The Washington Post on May 4, 2012 released the following:
“By Associated Press,
SAN FRANCISCO — Barry Bonds has asked a federal appeals court to toss out his felony obstruction conviction, arguing it was based on his rambling — but truthful — answer to a grand jury question about whether his trainer ever provided him with an injectable substance.
Responding to the jury, the Major League Baseball’s career home runs leader replied that he was a “celebrity child,” rather than answering the question directly. Bonds’ father was Bobby Bonds, a 13-year major league veteran and three-time All Star.
A jury decided after a roughly three-week trial last year that the answer represented an obstruction of justice. The jury deadlocked on three other charges alleging Bonds lied to a grand jury when he denied knowing taking performance-enhancing drugs. Prosecutors dismissed those counts, bringing an anticlimactic end to their eight-year pursuit of Bonds.
Bonds attorneys filed a 60-page legal brief filed Thursday with the 9th U.S. Circuit Court of Appeals. His counsel stressed that federal investigators whiffed on proving the heart of their case against the slugger, which was that he lied when he denied in 2003 grand jury testimony that he took performance-enhancing drugs to boost his career. Federal prosecutors revised their indictment several times and delayed trial for a year while appealing an important evidentiary decision to the 9th Circuit.
“This case arose out of the federal government’s efforts to combat steroid use in sports,” Bonds’ appellate attorney Dennis Riordan wrote. “That crusade, while admirable in its underlying purpose, has been pursued with an intensity at times bordering on zealotry.”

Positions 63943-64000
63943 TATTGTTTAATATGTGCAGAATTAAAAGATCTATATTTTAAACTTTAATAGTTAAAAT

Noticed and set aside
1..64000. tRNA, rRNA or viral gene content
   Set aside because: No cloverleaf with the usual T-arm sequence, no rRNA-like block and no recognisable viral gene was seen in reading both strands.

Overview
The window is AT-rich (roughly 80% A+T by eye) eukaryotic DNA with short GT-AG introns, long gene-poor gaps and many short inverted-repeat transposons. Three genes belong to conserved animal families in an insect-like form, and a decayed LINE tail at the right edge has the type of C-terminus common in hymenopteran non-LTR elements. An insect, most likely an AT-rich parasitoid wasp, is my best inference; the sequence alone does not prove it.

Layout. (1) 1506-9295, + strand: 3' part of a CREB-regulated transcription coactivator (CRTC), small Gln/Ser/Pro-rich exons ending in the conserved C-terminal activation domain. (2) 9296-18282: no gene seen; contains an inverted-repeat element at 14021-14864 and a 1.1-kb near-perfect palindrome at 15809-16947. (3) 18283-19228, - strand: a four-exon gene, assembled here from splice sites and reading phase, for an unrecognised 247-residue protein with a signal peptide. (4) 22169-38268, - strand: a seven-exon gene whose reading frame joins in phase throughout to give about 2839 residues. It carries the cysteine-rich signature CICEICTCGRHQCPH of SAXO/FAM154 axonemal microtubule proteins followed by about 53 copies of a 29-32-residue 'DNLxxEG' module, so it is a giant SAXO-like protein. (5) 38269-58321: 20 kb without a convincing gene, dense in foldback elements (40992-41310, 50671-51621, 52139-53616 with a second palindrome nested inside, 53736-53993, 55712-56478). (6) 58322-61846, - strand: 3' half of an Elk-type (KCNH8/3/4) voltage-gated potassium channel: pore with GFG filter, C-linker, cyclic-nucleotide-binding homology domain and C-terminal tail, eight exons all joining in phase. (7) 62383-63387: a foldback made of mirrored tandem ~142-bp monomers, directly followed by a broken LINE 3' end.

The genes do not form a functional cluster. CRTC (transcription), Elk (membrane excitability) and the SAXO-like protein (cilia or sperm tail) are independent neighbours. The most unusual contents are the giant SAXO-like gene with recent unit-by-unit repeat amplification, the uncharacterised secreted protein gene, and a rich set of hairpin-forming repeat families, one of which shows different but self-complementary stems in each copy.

Riordan also argued that Bonds answered the question earlier in his grand jury appearance when he said that only his doctor injected him with anything.
“Any competent English speaker would understand Mr. Bonds’s initial statement as answering the question in the negative,” Riordan wrote. “Mr. Bonds was no more guilty of obstruction than he would have been if, having answered one prosecutorial question, he chatted with grand jurors about the weather while the prosecutor was formulating his next one.”
Riordan further argued that the prosecutors questioning Bonds before the grand jury had a “legal obligation to clarify unresponsive testimony.” Riordan contends the prosecutors should have repeated the question until Bonds answered directly.
Federal prosecutors are expected to file their opposition later this month. The federal appeals court has no deadline to decide the case.
Prosecutors are expected to argue that Bonds’ ”celebrity child” answer was calculated to evade the steroids question and mislead the grand jury.
Bonds was sentenced to 30 days house arrest and two years of probation. That sentence was suspended pending the appeal.”
Douglas McNabb – McNabb Associates, P.C.’s
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